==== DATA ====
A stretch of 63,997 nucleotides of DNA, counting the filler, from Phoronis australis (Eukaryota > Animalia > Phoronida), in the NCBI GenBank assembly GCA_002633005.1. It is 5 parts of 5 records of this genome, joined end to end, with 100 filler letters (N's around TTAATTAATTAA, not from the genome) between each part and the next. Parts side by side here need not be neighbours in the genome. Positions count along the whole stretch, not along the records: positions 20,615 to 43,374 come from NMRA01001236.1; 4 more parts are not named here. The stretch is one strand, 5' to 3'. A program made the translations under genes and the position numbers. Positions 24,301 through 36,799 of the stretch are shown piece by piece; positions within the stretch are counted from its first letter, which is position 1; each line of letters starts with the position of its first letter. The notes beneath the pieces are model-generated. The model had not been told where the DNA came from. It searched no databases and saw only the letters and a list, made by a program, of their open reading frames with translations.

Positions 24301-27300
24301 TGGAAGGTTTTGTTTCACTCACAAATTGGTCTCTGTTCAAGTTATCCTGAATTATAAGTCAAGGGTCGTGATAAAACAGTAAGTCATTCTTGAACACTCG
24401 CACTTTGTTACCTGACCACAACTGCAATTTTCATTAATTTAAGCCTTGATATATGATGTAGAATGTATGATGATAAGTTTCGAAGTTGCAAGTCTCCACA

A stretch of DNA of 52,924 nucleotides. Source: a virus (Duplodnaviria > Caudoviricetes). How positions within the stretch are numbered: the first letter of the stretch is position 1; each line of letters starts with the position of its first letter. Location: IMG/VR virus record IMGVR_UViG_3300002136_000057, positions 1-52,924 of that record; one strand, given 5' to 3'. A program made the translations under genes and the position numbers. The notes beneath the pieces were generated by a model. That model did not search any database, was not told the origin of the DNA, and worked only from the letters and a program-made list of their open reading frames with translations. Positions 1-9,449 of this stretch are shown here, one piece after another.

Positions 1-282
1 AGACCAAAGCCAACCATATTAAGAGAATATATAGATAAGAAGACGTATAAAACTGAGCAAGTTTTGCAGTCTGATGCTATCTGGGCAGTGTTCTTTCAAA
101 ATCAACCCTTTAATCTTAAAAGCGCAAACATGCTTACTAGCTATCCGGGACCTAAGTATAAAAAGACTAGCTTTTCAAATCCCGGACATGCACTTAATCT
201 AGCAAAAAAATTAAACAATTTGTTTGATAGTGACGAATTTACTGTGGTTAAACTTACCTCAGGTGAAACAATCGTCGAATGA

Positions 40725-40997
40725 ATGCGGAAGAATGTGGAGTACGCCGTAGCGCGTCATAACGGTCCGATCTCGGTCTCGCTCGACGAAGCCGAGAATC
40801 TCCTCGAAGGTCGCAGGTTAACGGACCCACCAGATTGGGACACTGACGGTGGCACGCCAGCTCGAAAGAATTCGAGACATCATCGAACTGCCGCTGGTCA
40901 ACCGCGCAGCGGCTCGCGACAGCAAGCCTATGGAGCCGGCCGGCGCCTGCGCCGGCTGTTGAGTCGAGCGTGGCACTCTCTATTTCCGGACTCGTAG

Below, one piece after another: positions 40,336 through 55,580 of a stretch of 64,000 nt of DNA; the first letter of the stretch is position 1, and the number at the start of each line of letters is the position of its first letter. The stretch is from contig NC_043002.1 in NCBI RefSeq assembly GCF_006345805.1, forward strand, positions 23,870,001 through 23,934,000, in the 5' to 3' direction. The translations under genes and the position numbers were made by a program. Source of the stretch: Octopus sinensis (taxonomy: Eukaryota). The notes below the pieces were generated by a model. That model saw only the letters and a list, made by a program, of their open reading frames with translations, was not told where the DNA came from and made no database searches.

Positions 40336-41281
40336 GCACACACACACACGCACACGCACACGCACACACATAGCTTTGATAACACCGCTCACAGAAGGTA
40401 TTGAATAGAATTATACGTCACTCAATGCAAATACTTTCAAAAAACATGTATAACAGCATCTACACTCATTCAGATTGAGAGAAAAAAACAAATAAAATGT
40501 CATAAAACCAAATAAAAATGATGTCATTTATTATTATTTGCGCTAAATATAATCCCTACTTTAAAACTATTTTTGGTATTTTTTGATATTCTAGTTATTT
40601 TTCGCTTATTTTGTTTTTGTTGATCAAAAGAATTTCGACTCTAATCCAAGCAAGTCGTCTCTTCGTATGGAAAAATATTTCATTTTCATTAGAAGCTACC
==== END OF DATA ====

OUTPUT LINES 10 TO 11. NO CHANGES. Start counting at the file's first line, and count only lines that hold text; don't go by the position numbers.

Positions 40725-40997
40725 ATGCGGAAGAATGTGGAGTACGCCGTAGCGCGTCATAACGGTCCGATCTCGGTCTCGCTCGACGAAGCCGAGAATC